Constitutional articles of a clear retaliatory nature were included in the amended constitution, and may be used against Islamist opposition. Article 74, which prohibits the establishment of political parties on a religious basis, was introduced along with another article that commits the state to confronting terrorism and cutting off the sources of its funding (Article 237).
Religious and Cultural Minorities
Articles have been introduced to reinstate the Nuba people, to take into account the cultures of local communities (Article 235), and to allow the renovation and construction of churches (Article 235). Undeniably, these provisions are positive and should have been articulated in the transitional laws prior to the coup; however, they also serve as a political maneuver that aims to strengthen a social basis for the coup.
National Democratic Party Members
The 2012 constitution provided an article preventing the leadership of the dissolved National Democratic Party from engaging in political work or running in presidential or legislative elections for 10 years from the date the constitution took effect. The new constitution makes no such mention.
On Rights and Liberties
A look at the articles of the new draft constitution regarding rights and liberties clearly indicates that they do not live up to the level of a constitution that promotes democracy. Instead, all of the provisions are restricted by the legal provisions issued to interpret them. This means they are limited by the details, procedures, and articles that will constitute the laws of associations, public meetings, political parties, and trade unions. One should recall here the law of public demonstration that was released after the military coup stipulated that a license must be obtained for peaceful protest.
Overall, with the exception of amending articles relating to state and its duties, it is clear that the rest of the amendments were made to strengthen the foundations of the existing deep state, including the army, the interior ministry, and the judiciary, and to strengthen their independence and immunity against any future elected body. The outcome of the ballot, therefore, will not influence the restructuring or reform of the state, thereby inhibiting a democratic path. Ultimately, the Committee of Fifty, ostensibly supported by the civilian majority, has sacrificed a civil state in favor of amendments of medium importance that fit the needs of the elite and their struggles with Islamists.
The Problem with Egyptian Constitutions: Lessons in their Application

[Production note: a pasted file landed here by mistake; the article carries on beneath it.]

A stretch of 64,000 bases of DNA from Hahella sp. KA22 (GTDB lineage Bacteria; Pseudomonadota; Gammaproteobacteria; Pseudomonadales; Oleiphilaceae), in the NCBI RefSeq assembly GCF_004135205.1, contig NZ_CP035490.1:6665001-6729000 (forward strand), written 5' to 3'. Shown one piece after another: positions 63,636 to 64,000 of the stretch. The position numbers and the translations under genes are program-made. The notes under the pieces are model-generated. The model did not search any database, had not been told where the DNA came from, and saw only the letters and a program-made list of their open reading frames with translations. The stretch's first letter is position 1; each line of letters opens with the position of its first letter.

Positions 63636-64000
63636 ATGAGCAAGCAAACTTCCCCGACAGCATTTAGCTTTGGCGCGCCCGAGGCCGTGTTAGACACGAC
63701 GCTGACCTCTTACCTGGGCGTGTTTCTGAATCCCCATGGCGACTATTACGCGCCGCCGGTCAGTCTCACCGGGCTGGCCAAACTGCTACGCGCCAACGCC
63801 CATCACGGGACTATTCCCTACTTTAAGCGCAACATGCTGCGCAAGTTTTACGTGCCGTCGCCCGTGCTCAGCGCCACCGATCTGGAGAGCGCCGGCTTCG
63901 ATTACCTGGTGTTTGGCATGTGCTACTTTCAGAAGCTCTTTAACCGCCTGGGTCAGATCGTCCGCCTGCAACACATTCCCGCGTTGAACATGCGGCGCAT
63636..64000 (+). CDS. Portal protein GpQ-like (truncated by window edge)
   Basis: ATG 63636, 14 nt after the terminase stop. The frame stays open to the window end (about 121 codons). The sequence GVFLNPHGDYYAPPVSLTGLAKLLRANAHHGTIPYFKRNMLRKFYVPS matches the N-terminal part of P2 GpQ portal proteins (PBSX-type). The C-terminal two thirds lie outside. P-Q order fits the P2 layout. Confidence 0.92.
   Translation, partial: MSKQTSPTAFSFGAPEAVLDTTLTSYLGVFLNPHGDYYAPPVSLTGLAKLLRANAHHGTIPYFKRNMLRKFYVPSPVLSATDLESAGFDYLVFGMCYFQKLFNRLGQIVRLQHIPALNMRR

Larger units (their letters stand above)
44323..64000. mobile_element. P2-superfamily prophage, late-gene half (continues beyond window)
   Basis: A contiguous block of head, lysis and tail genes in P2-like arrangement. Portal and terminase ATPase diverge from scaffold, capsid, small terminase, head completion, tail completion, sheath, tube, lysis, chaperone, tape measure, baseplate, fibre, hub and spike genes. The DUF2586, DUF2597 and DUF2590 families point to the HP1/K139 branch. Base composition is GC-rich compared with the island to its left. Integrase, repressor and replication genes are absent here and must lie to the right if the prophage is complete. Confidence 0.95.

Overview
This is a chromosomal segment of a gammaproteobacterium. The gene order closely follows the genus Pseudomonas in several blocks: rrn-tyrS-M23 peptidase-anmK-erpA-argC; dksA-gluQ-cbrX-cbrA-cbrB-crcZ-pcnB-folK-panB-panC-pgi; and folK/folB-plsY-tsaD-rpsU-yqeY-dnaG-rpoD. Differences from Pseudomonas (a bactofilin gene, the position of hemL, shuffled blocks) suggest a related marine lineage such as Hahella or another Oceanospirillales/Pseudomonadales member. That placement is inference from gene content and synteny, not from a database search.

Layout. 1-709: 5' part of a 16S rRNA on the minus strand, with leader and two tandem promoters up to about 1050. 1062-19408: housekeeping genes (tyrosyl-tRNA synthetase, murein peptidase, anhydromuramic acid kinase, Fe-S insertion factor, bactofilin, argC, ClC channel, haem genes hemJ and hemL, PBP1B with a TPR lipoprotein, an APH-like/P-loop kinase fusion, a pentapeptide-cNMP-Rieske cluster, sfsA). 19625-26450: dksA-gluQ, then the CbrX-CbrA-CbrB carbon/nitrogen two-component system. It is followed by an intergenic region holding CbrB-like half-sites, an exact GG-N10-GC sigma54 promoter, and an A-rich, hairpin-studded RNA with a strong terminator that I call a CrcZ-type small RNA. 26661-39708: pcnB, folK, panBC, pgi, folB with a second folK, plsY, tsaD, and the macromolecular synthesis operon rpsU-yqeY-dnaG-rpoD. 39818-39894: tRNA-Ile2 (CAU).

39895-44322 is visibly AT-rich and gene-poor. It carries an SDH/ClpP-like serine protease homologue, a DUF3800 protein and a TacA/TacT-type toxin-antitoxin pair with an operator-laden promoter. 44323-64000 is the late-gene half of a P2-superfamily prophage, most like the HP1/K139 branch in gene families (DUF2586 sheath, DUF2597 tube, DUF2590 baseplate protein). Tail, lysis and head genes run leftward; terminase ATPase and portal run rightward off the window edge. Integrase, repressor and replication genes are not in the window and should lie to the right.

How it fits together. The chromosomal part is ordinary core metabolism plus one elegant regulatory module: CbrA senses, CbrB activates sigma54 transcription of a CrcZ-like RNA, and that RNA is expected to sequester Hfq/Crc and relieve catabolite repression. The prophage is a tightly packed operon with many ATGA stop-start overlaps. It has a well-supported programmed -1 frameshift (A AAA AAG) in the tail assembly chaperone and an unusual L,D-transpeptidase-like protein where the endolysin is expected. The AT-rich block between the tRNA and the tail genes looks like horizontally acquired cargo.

Initial figures available from the Supreme Commission for Elections in Egypt reveal that about 15% of expatriated voters participated in the referendum for the 2014 draft constitution, representing around a third of the participants in the referendum for the 2012 constitution, which claimed a 42% turn out. This might suggest the citizens’ reluctance to vote, be it the result of boycott or political apathy. Regardless, the potential for a low turnout will cast a shadow of doubt on the new constitution’s legitimacy, especially since the percentage of voting was the Egyptian opposition’s justification for doubting the legitimacy of the 2012 constitution. In the past, the National Salvation Front has attacked the referendum on the pretext that voter turnout is low, since the results of the 2012 constitution revealed the approval of around two-thirds of voters. With the referendum boycott by the Muslim Brotherhood and its allies, the new constitution is expected to gain the majority of votes. This means that the majority of the voters are supporters of this constitution, not surprising given the Egyptian media’s “mobilization” urging citizens to approve a new constitution that will lead to “stability,” “rebuilding,” “development,” and “prosperity.”
The battle surrounding the new constitution will thus not be linked to the extent to which it is supported, but to the percentage of participation. Given the fact that the current regime primarily depends on numbers as one form of political conduct, such as the number of demonstrators, it can be expected to continue with its policy of “mobilization,” and manipulate the participation rates to lend legitimacy to the constitution.
The new regime will then face the first test of whether it will conform to its own rules. To illustrate, even though there are a number of articles detailing confrontation with Egyptian opposition, such as the anti-terrorism clause, a number of other laws issued by the government and Interim President Adli Mansour will automatically become unconstitutional, including the demonstration law and the decision to shut down a number of satellite channels. In the meantime, Arabs have grown accustomed to the constitutions of their countries failing to apply under tyranny. The extent to which the regime respects its own drafted constitution remains one of the most important indicators of the tyrannical nature of the regime. For over 60 years, Egyptians have been used to the victors drafting constitutions, but they have also been used to the victors failing to respect those constitutions should they turn into tyrants.
**This Assessment was translated by the ACRPS Translation and English Editing Department. The original Arabic version published on January 15th, 2014 can be found here.
 Concerning the conduct of the traditional Egyptian elite, see: Ahmad Zayed, “From Spying to Conflict and Violence: Surveillance mechanisms in the modern Egyptian state,” Omran, Issue 6 (Fall 2013).
 ACRPS Policy Analysis Unit, “The Birth Pangs of the Egyptian Crisis: The Birth Pangs of Democracy,” December 12, 2012, http://172.17.30.6:3030/sites/doiportal/ar/politicalstudies/pages/the_egyptian_crisis_the_strenuous_path_to_democracy.aspx
 Leadership here refers to anyone who was, as of January 25, 2011, a member of the dissolved National Democratic Party’s Secretariat, policy committee, or political office, or a member of the People’s Assembly or the Shura Council in the two legislative terms preceding the Revolution (Article 233 in the 2012 constitution).